REUNION MOVIE CAST - AUTOGRAPH CIRCA 1936 CO-SIGNED BY: HATTIE "MAMMY" McDANIEL, ESTHER RALSTON, MONTAGU LOVE, SLIM SUMMERVILLE, TOM MOORE, JOHN QUALEN, J. EDWARD BROMBERG, DOROTHY PETERSON, SARA HADEN, JEAN HERSHOLT, ROBERT KENT, ALAN DINEHART, ROCHELLE HUDSON, HELEN VINSON, SAM HELLMAN, BOGART ROGERS, GLADYS LEHMAN, DANIEL BRYAN CLARK, GEORGE ERNEST, KATHARINE ALEXANDER, EDWARD MCWADE, MAUDE EBURNE - HFSID 275378
REUNION CAST The cast members sign a partly printed document saluting Oscar-winner Norman Taurog, who directed the 1936 film Reunion Document signed:
Sale Price $1,360.00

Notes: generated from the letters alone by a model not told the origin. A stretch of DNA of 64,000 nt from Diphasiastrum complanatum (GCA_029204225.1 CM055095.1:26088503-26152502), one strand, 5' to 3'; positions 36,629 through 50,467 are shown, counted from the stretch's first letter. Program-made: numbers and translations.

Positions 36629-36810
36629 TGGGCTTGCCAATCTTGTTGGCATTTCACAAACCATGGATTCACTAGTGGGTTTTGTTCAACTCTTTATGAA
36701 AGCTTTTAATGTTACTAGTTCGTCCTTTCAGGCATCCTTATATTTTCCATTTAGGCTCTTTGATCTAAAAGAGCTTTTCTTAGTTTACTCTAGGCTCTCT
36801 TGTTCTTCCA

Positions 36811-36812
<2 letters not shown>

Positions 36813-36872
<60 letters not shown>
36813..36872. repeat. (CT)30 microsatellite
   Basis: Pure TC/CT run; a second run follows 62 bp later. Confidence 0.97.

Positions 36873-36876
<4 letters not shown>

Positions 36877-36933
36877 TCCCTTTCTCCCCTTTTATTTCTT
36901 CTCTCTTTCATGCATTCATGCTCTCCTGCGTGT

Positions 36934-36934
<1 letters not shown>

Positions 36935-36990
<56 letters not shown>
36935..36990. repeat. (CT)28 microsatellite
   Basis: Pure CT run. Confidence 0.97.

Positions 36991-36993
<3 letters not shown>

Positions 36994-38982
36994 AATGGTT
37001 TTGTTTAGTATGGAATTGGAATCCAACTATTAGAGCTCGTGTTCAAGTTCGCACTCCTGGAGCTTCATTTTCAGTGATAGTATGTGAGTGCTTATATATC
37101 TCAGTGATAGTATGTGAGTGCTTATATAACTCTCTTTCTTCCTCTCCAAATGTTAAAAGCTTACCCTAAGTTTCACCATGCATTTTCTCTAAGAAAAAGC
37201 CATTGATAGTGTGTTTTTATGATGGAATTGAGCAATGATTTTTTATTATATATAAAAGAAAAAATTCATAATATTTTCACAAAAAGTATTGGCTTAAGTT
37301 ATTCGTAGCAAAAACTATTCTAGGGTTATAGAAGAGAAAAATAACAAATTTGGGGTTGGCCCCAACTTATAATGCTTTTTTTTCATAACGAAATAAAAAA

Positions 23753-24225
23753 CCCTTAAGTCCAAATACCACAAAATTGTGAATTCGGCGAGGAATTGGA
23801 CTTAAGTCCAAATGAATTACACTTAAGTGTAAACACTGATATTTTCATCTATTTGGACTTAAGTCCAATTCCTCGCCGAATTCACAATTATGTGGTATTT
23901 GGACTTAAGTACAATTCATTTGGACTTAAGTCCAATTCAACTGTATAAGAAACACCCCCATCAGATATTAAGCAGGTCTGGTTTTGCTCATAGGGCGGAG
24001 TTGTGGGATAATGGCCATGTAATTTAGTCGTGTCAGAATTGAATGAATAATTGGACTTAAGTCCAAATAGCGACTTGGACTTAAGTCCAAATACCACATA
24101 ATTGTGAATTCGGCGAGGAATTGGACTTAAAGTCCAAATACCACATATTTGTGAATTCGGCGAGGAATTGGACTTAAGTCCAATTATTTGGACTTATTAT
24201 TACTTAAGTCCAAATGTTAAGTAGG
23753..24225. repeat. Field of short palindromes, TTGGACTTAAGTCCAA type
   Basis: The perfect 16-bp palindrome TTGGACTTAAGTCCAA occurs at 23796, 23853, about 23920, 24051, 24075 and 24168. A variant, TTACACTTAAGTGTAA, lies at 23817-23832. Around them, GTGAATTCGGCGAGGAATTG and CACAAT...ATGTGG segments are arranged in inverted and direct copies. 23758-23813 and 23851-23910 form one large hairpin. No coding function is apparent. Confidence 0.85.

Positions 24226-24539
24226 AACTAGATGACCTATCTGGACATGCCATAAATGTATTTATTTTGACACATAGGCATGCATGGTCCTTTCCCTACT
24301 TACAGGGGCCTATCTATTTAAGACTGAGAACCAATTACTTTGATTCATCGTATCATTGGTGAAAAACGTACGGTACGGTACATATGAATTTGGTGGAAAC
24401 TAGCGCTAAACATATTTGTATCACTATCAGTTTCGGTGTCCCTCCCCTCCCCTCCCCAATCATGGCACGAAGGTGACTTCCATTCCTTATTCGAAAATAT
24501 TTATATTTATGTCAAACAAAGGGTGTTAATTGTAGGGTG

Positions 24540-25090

REUNION CAST The cast members sign a partly printed document saluting Oscar-winner Norman Taurog, who directed the 1936 film Reunion Document signed: "Sam Hellman" for screenplay, "Gladys Hellman" (a scriptwriter), "Bogart Rogers" as Associate Producer, "Daniel B Clark" as Cinematographer, "Dow Flick" as Sound Technician, "Joe Behm" as Property Master, "Ed O'Fearia" as Assistant Director; and by 18 cast members: "Jean Hersholt (Skaal!)", "Hattie McDaniel", "Rochelle Hudson", "Helen Vinson", "'Slim' Summerville", "Robert Kent", "Dorothy Peterson", "John Qualen", "Alan Dinehart", "J Edward Bromberg", "Sara Haden", "Montagu Love", "Tom Moore", "George Ernest", "Katharine Alexander", "Esther Ralston", "Edward McWade", "Maude Ebern". 24 Signatures in all. Souvenir signature sheet presented to Director Norman Taurog by cast and crew of the 1936 20th Century-Fox film. Reunion was a film about the famed Canadian Dionne Quintuplets. HATTIE McDANIEL (1895-1952) was the first Black actress to win an Academy Award, capturing the Best Supporting Actress Oscar in 1939 for her role of Mammy in Gone With the Wind. McDaniel had a strong film resume even before Gone With the Wind, especially in light of the limited opportunities for black actors in that era, beginning with small roles in films like Mae West's I'm No Angel (1934) and Shirley Temple's The Little Colonel (1935), working up to major roles in Saratoga (1937) and The Shopworn Angel (1938). She was also the first Black woman to sing on American radio, and after many performances on such radio programs as Amos 'n Andy and the Eddie Cantor Show, she starred in the title role of Beulah on the radio. Because of other commitments, she appeared in only six 1952 episodes of the television version, which ran from 1950-1953. Autographs of McDaniel are scarce and desirable. JEAN HERSHOLT (1886-1956), a Danish actor who had starred in silent films, was cast in Reunion as Dr. Dafoe, the country doctor who delivered the quints. The real Dr. Dafoe blocked projected Hersholt films starring this character, so Hersholt created another doctor, Dr. Christian, whom he played in a popular radio series. ROCHELLE HUDSON (1914-1972), cast in girl-next-door roles in films of the 1930s, had later careers as a naval intelligence officer and a real estate agent. She played Natalie Wood's mother in Rebel without a Cause (1955). HELEN VINSON, well established on Broadway before she came to films, was the wife of tennis star Fred Perry. GEORGE "SLIM" SUMMERVILLE (1892-1946), featured as one of Mack Sennett's Keystone Kops, made a strong dramatic debut in talking films with All Quiet on the Western Front (1930). ROBERT KENT (1912-1954), formerly an amateur boxer, played the leading man in many "B" action movies. DOROTHY PETERSON (1897-1979) often played careworn mothers, even from a young age. Her last role was as Shirley Temple's mom in That Hagen Girl (1947). JOHN QUALEN (1899-1987), often cast in John Ford Westerns, played the underground figure Berger in Casablanca (1942). ALAN DINEHART (1889-1944) called himself Hollywood's "most versatile villain", cast as a bad guy in dozens of films. The promising stage and film career of Hungarian-born J. EDWARD BROMBERG (1903-1951) was cut short when he was blacklisted for alleged communist sympathies. Shakespearean actress SARA HADEN (1897-1981) is best remembered as disapproving Aunt Millie in the Andy Hardy movies. British actor MONTAGU LOVE (1877-1943), a frequent villain in silent films, often played historical figures in the talking era, including Henry VIII, Phillip II, Thomas Jefferson and George Washington. Irish actor TOM MOORE (1885-1955) starred in films of the late silent and early talking era. GEORGE ERNEST, an alumnus of two Our Gang films, starred in a series of MGM films featuring the "Jones family", designed to compete with Andy Hardy. KATHARINE ALEXANDER (1898-1981) had her greatest successes on the stage, including a London revival of Death of a Salesman in 1949. ESTHER RALSTON (1902-1994), a major Paramount star of the silent era, was called "the American Venus" after her 1926 film of that name. BOGART ROGERS' production credits included White Fang (1936). Screenwriter SAM HELLMAN wrote scripts for Will Rogers, Spencer Tracy and Shirley Temple, among others. GLADYS LEHMAN, nominated for an Oscar for his script for Two Girls and a Sailor (1944), was a founder of the Screenwriters Guild. DANIEL CLARK (1890-1961), Tom Mix's favorite cameraman, received a special Oscar in 1943 for inventing an improved lens calibration system. Slightly soiled. Otherwise, fine condition.
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